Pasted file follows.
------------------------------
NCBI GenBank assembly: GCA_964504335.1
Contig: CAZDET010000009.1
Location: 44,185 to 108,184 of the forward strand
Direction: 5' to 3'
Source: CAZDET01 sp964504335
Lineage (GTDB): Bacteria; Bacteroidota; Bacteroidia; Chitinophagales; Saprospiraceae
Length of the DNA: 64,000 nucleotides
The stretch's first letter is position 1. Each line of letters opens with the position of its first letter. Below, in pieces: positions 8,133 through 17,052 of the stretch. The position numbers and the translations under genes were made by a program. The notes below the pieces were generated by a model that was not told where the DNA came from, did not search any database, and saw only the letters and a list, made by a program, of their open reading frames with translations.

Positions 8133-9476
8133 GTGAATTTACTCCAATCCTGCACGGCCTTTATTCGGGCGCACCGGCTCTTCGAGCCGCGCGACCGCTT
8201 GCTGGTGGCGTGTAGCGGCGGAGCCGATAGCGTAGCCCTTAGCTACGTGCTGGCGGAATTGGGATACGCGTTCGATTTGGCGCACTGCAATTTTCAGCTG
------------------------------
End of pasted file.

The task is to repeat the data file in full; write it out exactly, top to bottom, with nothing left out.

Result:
NCBI GenBank assembly: GCA_964504335.1
Contig: CAZDET010000009.1
Location: 44,185 to 108,184 of the forward strand
Direction: 5' to 3'
Source: CAZDET01 sp964504335
Lineage (GTDB): Bacteria; Bacteroidota; Bacteroidia; Chitinophagales; Saprospiraceae
Length of the DNA: 64,000 nucleotides
The stretch's first letter is position 1. Each line of letters opens with the position of its first letter. Below, in pieces: positions 8,133 through 17,052 of the stretch. The position numbers and the translations under genes were made by a program. The notes below the pieces were generated by a model that was not told where the DNA came from, did not search any database, and saw only the letters and a list, made by a program, of their open reading frames with translations.

Positions 8133-9476
8133 GTGAATTTACTCCAATCCTGCACGGCCTTTATTCGGGCGCACCGGCTCTTCGAGCCGCGCGACCGCTT
8201 GCTGGTGGCGTGTAGCGGCGGAGCCGATAGCGTAGCCCTTAGCTACGTGCTGGCGGAATTGGGATACGCGTTCGATTTGGCGCACTGCAATTTTCAGCTG